|CareFusion's San Diego, CA, headquarters--Courtesy of CareFusion|
Becton Dickinson ($BDX) plans to finance its acquisition of CareFusion ($CFN) with a $9.1 billion bridge loan, joining the ranks of other med tech outfits which have recently turned to loans for pending M&A deals.
Becton will enlist Goldman Sachs as lead arranger and bookrunner on the 364-day senior unsecured bridge loan, and plans on refinancing the loan by up to $9.1 billion of senior unsecured bonds, Reuters reports. Goldman Sachs will provide $2.75 billion of the bridge loan, and $6.35 billion will come from a wider, as-of-yet unnamed syndication, the companies said in an SEC filing.
The Franklin Lakes, NJ-based company announced its $12.2 billion acquisition of CareFusion on Sunday, and plans to finalize the deal by the end of 2015. Once everything is said and done, Becton shareholders will own approximately 92% of the combined company and CareFusion shareholders will own the remainder, reflecting a 26% premium for investors upon Becton's Oct. 3 closing price, according to the Reuters story.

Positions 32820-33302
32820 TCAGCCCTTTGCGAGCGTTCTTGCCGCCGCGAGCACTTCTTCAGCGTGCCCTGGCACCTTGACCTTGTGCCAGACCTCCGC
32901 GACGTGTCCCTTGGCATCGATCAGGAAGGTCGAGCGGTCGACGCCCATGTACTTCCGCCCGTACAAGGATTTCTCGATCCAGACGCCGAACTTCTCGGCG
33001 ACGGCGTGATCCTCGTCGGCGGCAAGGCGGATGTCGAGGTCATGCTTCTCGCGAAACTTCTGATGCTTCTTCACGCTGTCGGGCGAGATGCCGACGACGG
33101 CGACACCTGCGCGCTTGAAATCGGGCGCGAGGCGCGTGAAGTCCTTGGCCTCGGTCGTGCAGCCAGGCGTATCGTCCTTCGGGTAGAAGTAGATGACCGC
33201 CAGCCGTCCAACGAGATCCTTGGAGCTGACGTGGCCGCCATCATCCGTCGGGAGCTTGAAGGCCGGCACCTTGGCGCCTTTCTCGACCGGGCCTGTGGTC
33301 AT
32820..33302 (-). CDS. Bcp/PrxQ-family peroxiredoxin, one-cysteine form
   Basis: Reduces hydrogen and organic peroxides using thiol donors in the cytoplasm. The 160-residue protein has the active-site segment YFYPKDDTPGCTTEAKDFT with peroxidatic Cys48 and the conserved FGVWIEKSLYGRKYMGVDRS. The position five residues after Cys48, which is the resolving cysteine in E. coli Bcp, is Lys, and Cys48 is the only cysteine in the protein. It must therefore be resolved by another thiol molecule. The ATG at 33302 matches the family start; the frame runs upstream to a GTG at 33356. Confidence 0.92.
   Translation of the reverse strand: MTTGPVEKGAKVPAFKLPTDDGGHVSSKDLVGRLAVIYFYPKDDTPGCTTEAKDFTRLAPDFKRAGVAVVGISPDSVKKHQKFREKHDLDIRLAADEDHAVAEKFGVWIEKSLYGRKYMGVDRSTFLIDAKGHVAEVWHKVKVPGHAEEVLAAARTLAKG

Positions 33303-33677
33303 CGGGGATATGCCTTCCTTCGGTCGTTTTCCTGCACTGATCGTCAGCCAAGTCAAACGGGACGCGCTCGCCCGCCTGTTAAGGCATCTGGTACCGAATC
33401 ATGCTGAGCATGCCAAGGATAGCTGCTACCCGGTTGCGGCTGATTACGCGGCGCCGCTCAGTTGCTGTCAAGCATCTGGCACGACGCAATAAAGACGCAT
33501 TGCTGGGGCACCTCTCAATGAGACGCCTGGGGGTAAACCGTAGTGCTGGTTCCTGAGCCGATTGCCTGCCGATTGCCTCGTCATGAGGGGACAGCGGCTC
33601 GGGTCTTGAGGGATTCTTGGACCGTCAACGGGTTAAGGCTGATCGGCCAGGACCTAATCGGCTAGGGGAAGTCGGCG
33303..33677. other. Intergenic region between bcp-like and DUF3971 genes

The deal stands to benefit both companies, as Becton will get its hands on CareFusion's infusion pumps and drug dispensing systems and CareFusion can access a broader global market. Becton boasts 60% of its sales abroad, while 75% of CareFusion's business is in the U.S., The Wall Street Journal reports. The devicemakers also hope to expand their hospital offerings through the deal, countering an increasingly difficult reimbursement environment.
Becton and CareFusion are not the only med tech outfits jumping on the M&A bandwagon and financing deals with a loan. Minneapolis-based Medtronic ($MDT) took out a $16.3 billion, 364-day bridge loan to back its acquisition of Covidien ($COV), and AbbVie ($ABBV) turned to a £13.5 billion ($23.03 billion) loan to finance its deal for Dublin-based Shire ($SHPG). In September, Medtronic considered revising its $42.9 billion deal and using a $13.5 billion loan instead of cash held abroad to finance its acquisition of Covidien due to new U.S. tax rules cracking down on corporate inversions.
In the meantime, med tech M&A continues to grow at a steady clip as companies vie for a piece of a rapidly growing market. M&A deal value in the med tech sector jumped 363% year over year in the first half of 2014 to $30 billion, according to an Evaluate MedTech report released at the annual AdvaMed med tech conference in Chicago.